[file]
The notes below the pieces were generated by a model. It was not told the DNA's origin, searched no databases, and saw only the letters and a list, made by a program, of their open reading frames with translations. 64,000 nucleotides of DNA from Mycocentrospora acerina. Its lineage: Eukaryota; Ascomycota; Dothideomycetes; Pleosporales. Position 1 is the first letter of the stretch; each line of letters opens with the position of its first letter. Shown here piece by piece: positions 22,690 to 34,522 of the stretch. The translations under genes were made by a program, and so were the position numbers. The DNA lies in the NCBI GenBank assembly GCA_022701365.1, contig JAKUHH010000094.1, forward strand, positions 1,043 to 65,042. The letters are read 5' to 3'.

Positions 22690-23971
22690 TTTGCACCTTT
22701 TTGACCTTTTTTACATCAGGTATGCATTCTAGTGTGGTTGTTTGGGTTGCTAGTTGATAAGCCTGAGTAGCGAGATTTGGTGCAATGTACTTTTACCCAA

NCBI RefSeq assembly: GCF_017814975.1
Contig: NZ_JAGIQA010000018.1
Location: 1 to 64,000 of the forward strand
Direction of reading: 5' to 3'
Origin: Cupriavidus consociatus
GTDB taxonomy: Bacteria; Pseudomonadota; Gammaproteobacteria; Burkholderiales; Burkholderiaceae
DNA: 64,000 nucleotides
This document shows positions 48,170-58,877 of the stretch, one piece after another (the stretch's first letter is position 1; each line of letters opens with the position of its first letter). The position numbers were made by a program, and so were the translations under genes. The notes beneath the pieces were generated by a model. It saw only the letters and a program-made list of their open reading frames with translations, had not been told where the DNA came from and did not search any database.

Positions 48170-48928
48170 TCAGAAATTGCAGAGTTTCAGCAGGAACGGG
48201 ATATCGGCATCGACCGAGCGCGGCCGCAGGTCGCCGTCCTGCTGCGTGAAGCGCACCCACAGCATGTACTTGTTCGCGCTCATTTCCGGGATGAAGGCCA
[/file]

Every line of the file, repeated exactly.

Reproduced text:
The notes below the pieces were generated by a model. It was not told the DNA's origin, searched no databases, and saw only the letters and a list, made by a program, of their open reading frames with translations. 64,000 nucleotides of DNA from Mycocentrospora acerina. Its lineage: Eukaryota; Ascomycota; Dothideomycetes; Pleosporales. Position 1 is the first letter of the stretch; each line of letters opens with the position of its first letter. Shown here piece by piece: positions 22,690 to 34,522 of the stretch. The translations under genes were made by a program, and so were the position numbers. The DNA lies in the NCBI GenBank assembly GCA_022701365.1, contig JAKUHH010000094.1, forward strand, positions 1,043 to 65,042. The letters are read 5' to 3'.

Positions 22690-23971
22690 TTTGCACCTTT
22701 TTGACCTTTTTTACATCAGGTATGCATTCTAGTGTGGTTGTTTGGGTTGCTAGTTGATAAGCCTGAGTAGCGAGATTTGGTGCAATGTACTTTTACCCAA

NCBI RefSeq assembly: GCF_017814975.1
Contig: NZ_JAGIQA010000018.1
Location: 1 to 64,000 of the forward strand
Direction of reading: 5' to 3'
Origin: Cupriavidus consociatus
GTDB taxonomy: Bacteria; Pseudomonadota; Gammaproteobacteria; Burkholderiales; Burkholderiaceae
DNA: 64,000 nucleotides
This document shows positions 48,170-58,877 of the stretch, one piece after another (the stretch's first letter is position 1; each line of letters opens with the position of its first letter). The position numbers were made by a program, and so were the translations under genes. The notes beneath the pieces were generated by a model. It saw only the letters and a program-made list of their open reading frames with translations, had not been told where the DNA came from and did not search any database.

Positions 48170-48928
48170 TCAGAAATTGCAGAGTTTCAGCAGGAACGGG
48201 ATATCGGCATCGACCGAGCGCGGCCGCAGGTCGCCGTCCTGCTGCGTGAAGCGCACCCACAGCATGTACTTGTTCGCGCTCATTTCCGGGATGAAGGCCA